Consumer Reports: How to avoid an unnecessary C-section

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Consumer Reports says the hospital you choose can increase your risk of having an unnecessary C-section. (WLS)

A new study finds the number of Cesarean deliveries remains very high in the U.S. despite many women's desire to have a non-surgical birth. Consumer Reports says the hospital you choose can increase your risk of having an unnecessary C-section.

READ: Chicago-area hospital ratings for avoiding C-sections

For the birth of her first child, Britney Archer, felt pressured to have a C-section. She was upset to later hear that both her doctor and hospital had a reputation for doing C-sections.

"I found out that the hospital she was working at was known as like 'the C-section hospital,'" Archer said.

Women who've had C-sections can find it takes longer to recover, and that it's more likely that any other children they have will also be delivered surgically. Consumer Reports looked into why so many women with low-risk first pregnancies end up having C-sections.

"We analyzed hospital data from across the country and found the biggest risk of having a C-section comes down to the hospital a woman has her baby in," said Doris Peter, Consumer Reports Health Ratings Center.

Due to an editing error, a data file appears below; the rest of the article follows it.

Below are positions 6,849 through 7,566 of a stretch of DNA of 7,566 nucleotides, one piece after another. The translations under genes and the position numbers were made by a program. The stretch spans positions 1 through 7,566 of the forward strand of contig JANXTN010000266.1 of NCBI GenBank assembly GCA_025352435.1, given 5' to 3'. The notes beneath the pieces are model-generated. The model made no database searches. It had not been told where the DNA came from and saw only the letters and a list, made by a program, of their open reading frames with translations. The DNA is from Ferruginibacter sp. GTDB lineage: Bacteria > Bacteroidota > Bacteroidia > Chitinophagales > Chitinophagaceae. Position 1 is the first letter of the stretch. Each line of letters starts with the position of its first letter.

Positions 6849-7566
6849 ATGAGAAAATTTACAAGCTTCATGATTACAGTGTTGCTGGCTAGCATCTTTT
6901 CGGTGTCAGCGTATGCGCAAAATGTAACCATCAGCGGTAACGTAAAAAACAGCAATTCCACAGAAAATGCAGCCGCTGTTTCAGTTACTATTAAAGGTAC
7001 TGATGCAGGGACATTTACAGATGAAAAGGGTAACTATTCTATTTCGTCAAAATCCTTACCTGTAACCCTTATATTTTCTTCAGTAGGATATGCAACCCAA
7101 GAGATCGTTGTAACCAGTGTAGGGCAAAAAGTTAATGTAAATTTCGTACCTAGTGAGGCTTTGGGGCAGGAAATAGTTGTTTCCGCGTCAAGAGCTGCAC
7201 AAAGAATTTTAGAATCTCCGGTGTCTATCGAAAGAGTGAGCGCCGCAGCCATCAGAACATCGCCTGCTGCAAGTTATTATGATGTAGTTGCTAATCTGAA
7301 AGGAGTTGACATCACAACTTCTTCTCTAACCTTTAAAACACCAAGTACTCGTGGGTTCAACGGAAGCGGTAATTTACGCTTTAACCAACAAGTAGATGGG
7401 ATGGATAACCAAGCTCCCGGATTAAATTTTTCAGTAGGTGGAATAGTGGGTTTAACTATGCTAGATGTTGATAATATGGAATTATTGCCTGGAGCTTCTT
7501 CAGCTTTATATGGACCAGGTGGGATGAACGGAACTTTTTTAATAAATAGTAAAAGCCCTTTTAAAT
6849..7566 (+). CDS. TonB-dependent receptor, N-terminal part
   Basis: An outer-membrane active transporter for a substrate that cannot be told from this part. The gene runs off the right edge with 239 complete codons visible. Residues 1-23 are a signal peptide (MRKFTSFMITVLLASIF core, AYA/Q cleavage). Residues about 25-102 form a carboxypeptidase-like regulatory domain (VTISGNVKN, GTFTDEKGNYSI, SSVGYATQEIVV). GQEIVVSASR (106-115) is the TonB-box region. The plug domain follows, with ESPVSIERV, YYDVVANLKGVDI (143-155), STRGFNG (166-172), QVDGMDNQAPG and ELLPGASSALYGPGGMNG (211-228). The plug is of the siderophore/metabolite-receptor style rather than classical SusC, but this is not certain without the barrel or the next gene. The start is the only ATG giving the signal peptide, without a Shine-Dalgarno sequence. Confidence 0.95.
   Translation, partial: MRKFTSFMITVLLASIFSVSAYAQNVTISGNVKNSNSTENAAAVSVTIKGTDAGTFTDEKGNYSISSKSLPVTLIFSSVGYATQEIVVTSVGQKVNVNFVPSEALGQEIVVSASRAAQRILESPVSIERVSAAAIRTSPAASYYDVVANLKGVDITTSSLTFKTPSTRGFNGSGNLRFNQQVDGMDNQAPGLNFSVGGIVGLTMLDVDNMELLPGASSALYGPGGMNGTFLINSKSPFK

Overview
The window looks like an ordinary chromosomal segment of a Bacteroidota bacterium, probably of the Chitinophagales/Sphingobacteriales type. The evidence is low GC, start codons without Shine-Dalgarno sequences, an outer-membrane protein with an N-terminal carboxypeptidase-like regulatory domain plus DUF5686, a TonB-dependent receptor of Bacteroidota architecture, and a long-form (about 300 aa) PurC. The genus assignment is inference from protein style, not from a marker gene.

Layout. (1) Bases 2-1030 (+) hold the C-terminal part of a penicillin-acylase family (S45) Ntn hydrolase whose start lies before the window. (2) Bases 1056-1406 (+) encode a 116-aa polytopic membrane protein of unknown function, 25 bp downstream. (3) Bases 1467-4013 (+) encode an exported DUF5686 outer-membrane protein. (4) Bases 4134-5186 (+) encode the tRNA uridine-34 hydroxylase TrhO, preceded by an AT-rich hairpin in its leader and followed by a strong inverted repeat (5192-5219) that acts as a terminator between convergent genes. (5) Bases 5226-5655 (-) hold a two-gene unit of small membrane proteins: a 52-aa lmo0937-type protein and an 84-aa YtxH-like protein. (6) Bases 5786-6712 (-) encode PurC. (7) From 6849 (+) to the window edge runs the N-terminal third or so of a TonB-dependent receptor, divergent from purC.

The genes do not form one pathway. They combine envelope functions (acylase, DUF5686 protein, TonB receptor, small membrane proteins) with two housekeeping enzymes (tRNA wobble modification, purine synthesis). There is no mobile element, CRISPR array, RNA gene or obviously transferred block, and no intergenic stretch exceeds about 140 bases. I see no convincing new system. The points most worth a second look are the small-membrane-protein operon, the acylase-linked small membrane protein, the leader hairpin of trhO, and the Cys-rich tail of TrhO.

The target for C-sections from the Department of Health and Human Resources is under 24 percent for women with low-risk first pregnancies. But rates vary widely, even among hospitals in the same area. C-section rates in the Chicago area ranged from 13.8 percent to 31.1 percent.

Of the 13 hospitals in the Chicago area that publicly reported their data, three hospitals (Northwestern Memorial Hospital, Roseland Community Hospital, and Saint Anthony Hospital) received Consumer Reports' top rating for avoiding C-sections.

Northwestern Memorial Hospital, which reports the highest volume of births in the country, was the only hospital in the U.S. with more than 10,000 annual total births to receive Consumer Reports' top rating for avoiding C-sections.

Five hospitals in the Chicago area (Presence Resurrection Medical Center, Jackson Park Hospital and Medical Center, University of Chicago Medical Center, Presence Saint Joseph Hospital and John H. Stroger Jr. Hospital of Cook County) received one of Consumer Reports' lowest ratings for avoiding C-sections.

"Of course there are situations where having a C-section is the safest delivery option. But for women anticipating a low-risk delivery, they should be encouraged to give birth without having surgery," Peter said.

For her second pregnancy, Archer hoped to avoid another C-section. And in December, her son Quincy had a non-surgical birth.

"Because of my first delivery and the way that I felt like it kind of was taken from me, I wanted control of this pregnancy, delivery, the whole thing," Archer said.

You can check on Consumer Reports ratings for your hospital by going to

Consumer Reports also recommends asking your obstetrician what his or her C-section rate is and discussing your birth plan options.

All Consumer Reports Material Copyright 2016. Consumers Union of U.S. Inc. ALL RIGHTS RESERVED. Consumer Reports is a not for profit organization which accepts no advertising. It has no commercial relationship with any advertiser or sponsor on this site. For more information visit
Related Topics:
healthconsumer reportspregnancysurgerywomen's healthChicago - Downtown

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